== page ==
For a movie based on a fairy tale, “Snow White and the Huntsman” is kind of grim – or is that Grimm?
The year’s second movie based on the tale of Snow White and the Wicked Queen, it’s a much more serious film than “Mirror Mirror,” which tried to keep things light and jokey. This film, by newcomer Rupert Sanders, approaches its material with a tone closer to “The Lord of the Rings.” (More…)
The temptation to make lots of marijuana-derived jokes would be a lot stronger if “High School,” an alleged stoner comedy, were actually funny.
But this half-baked enterprise, which has been sitting on the shelf for the two years since it played the festival circuit, isn’t just stale – it’s lazy. Director John Stalberg Jr. and writers Eric Linthorst and Stephen Susco operate under the misconception that all stoned behavior is funny and rarely take the gag further than that. (More…)
I will admit: I tend to have a bias against movies with the number “3” in the title. If there’s ever a dead giveaway that all imagination has been sapped from a movie, it’s that second sequel (as if the first sequel wasn’t bad enough).
Sure, the filmmaker can say, “Oh, I planned to make it a trilogy all along.” Tell me another.
There are exceptions, but not many of them. Still, I’m willing to add “Men in Black 3” to the very short list of third outings that actually work – better by far than the second film, perhaps even better than the first. (More…)
I’ve got to hand it to Morgan Spurlock, a documentary maker who has enough curiosity – and enough wherewithal – to make the movies he wants to make, and lots of them. “Mansome” is his second this year (after his entertaining Comic-Con doc), a slight but entertaining piece that is enjoyable if weightless.
Spurlock’s topic is masculinity, masculine vanity and the slice of the Venn diagram where they intersect. He breaks it down mostly by varieties of body hair: the hair on your head (or the hair that’s NOT on your head), mustaches, beards, body hair and the notion of the metrosexual. (More…)
Is there anything headier, happier and more confusing than first love? Of course not.
That sensation is captured perfectly in Wes Anderson’s “Moonrise Kingdom,” as wonderfully odd and formal a film as Anderson has made. Even in Anderson’s detail-oriented obsession with symmetry and control of his images, he manages to let the unpredictability and volatility of young love burst through at unexpected moments. (More…)
“The Intouchables,” opening Friday (5/25/12) in limited release, offers the epitome of the breakout performance: Omar Sy, who won the Cesar, the French Oscar, for best actor for his performance in this film, defeating Jean Dujardin for “The Artist.” Sy was already a star in France – but he’ll come as a surprise to Americans.
A Senegalese actor who grew up in France, Sy gives a performance that is incredibly vibrant, underlined by a certain sadness. He fairly bursts off the screen, playing a character that is an embodiment of undirected life force, one who gradually learns to focus his energy to make him someone truly to be reckoned with. (More…)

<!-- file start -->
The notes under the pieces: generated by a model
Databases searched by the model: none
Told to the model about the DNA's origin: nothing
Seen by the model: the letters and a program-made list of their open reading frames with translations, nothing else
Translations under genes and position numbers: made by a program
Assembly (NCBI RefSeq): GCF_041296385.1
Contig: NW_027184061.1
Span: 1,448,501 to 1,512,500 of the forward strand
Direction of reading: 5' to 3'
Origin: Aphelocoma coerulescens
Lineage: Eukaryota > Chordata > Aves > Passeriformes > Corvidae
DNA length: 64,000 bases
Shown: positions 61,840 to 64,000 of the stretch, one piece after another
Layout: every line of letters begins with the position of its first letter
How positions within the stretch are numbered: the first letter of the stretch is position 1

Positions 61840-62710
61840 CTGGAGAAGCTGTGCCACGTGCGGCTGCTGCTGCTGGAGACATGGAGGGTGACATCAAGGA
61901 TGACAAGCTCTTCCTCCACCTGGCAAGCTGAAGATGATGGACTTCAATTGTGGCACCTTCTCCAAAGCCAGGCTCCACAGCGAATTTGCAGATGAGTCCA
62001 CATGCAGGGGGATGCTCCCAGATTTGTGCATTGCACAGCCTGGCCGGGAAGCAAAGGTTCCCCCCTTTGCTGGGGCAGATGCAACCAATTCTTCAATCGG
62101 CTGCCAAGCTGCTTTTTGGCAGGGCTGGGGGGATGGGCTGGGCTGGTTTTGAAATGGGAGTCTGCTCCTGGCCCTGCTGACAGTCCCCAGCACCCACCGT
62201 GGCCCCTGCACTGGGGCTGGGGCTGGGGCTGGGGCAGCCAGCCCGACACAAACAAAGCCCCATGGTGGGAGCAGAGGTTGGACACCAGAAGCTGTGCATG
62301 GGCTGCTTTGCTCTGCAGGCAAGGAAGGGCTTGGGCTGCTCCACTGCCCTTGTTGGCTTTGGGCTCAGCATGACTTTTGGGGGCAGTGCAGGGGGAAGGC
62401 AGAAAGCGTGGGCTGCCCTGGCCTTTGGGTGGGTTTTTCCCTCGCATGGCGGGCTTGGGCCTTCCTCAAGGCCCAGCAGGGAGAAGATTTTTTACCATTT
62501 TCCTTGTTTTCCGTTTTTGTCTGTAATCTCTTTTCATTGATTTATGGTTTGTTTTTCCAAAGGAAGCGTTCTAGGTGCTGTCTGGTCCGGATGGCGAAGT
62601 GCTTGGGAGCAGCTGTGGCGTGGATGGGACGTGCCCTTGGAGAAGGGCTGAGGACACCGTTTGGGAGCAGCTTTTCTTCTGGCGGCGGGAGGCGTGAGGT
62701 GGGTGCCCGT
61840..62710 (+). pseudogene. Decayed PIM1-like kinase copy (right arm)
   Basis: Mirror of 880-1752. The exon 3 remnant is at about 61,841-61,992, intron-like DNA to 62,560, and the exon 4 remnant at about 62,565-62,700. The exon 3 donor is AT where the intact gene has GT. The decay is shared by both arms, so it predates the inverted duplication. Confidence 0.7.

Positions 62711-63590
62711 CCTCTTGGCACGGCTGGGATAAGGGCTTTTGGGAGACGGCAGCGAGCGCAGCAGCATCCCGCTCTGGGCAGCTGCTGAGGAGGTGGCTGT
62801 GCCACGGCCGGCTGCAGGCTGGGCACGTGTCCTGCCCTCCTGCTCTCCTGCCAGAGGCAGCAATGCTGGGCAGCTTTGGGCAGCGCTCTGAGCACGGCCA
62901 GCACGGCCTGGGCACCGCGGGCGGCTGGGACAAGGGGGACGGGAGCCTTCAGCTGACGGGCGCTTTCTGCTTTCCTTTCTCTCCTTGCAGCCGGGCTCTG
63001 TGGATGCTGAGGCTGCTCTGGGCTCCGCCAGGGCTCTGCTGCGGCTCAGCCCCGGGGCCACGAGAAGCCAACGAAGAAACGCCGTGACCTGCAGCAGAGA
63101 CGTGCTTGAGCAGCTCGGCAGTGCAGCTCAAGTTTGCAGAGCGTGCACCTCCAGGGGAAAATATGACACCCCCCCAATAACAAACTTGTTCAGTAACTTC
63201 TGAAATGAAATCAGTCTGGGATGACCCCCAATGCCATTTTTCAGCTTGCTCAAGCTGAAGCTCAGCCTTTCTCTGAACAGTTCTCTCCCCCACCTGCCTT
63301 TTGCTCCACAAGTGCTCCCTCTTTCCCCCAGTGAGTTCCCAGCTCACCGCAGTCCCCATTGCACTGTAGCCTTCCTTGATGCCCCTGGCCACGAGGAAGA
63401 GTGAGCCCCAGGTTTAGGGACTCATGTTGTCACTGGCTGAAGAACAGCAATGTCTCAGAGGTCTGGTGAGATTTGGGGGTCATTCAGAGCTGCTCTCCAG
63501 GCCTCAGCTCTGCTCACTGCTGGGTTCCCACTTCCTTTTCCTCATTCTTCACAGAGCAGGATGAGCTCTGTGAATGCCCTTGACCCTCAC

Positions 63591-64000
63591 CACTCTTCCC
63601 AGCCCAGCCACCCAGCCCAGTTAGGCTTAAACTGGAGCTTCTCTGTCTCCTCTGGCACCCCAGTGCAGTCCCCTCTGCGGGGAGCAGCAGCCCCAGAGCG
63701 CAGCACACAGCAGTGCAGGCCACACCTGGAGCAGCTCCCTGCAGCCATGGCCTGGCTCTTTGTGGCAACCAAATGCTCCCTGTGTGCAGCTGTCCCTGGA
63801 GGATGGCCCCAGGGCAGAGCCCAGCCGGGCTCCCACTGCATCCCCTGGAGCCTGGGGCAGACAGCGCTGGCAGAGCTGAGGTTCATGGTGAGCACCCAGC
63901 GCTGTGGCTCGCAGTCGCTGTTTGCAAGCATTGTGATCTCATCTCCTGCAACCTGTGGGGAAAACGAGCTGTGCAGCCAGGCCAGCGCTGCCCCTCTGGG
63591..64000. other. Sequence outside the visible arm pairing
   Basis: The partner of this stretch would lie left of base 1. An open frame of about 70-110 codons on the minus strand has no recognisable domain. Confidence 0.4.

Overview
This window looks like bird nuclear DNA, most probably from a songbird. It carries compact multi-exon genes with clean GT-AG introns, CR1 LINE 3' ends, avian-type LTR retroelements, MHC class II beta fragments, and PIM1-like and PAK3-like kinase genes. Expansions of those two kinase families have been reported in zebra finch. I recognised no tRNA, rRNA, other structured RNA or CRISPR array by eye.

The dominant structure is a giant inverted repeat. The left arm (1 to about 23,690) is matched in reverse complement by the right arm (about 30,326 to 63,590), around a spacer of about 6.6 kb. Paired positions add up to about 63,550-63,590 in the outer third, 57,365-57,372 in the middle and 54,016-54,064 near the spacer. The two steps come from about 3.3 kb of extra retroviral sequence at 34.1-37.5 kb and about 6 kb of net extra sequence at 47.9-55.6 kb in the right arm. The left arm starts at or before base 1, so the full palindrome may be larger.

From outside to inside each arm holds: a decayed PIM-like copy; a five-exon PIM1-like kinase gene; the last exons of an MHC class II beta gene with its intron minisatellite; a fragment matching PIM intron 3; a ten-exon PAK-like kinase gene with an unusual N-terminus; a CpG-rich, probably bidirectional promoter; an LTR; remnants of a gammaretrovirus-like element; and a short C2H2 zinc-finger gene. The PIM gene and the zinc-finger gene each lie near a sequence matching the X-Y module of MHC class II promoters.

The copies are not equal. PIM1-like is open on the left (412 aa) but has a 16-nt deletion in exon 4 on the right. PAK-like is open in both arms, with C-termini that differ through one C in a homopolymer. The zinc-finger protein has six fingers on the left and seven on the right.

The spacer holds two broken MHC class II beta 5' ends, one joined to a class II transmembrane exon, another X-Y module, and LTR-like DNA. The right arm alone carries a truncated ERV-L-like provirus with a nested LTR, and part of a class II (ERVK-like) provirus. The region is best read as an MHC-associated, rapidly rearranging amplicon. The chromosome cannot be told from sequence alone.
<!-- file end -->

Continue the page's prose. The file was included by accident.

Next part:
“Lovely Molly” is a direct descendant of “The Blair Witch Project.” Aside from the fact that it incorporates the same handheld, shaky-cam, faux-doc technique as that 1999 sensation, it was written and directed by Eduardo Sanchez, one of “Blair Witch”’s co-directors/creators.
But this genre of horror film is played out – or at least this slight, rarely unnerving effort makes it seem so. Sanchez follows the horror-movie template. And while he doesn’t show us ghosts, he wants us to believe in evil spirits and a kind of demonic possession without doing much to convince us. (More…)
Though billed as a Russian film noir, “Elena” skimps on the noir and more’s the pity.
Instead, it’s a disciplined, controlled and ultimately disappointing drama of family tension and murder. The crime does not go unpunished, but the punishment seems mild to the point of nonexistence. (More…)
When I saw Tanya Wexler’s “Hysteria” last fall at the Toronto Film Festival, I enjoyed it for its perspective on how far we’ve come in terms of our attitudes toward women having control over their own bodies.
Eight months later, “Hysteria,” a charming comedy to be sure, suddenly feels dramatically relevant to current events – particularly the right wing’s attacks on women’s reproductive rights. When Maggie Gyllenhaal, as a forward-thinking woman in 1880 London, voices her belief that, in the not too distant future, women will be able to have the final say about their own welfare, you listen and think, “Hmmm – apparently not yet, as far as some people are concerned.” (More…)
Maiwenn Le Besco’s “Polisse” is tough and compelling, a police drama with no real plot but, rather, a snapshot slice-of-life of a group of Paris cops coping with what may be the most demanding assignment on the force.
They are the members of the Child Protection Unit, charged with investigating everything from runaways to sexual abuse. Their daily work brings them in contact with some of society’s saddest cases because their clientele includes its youngest, most vulnerable victims. (More…)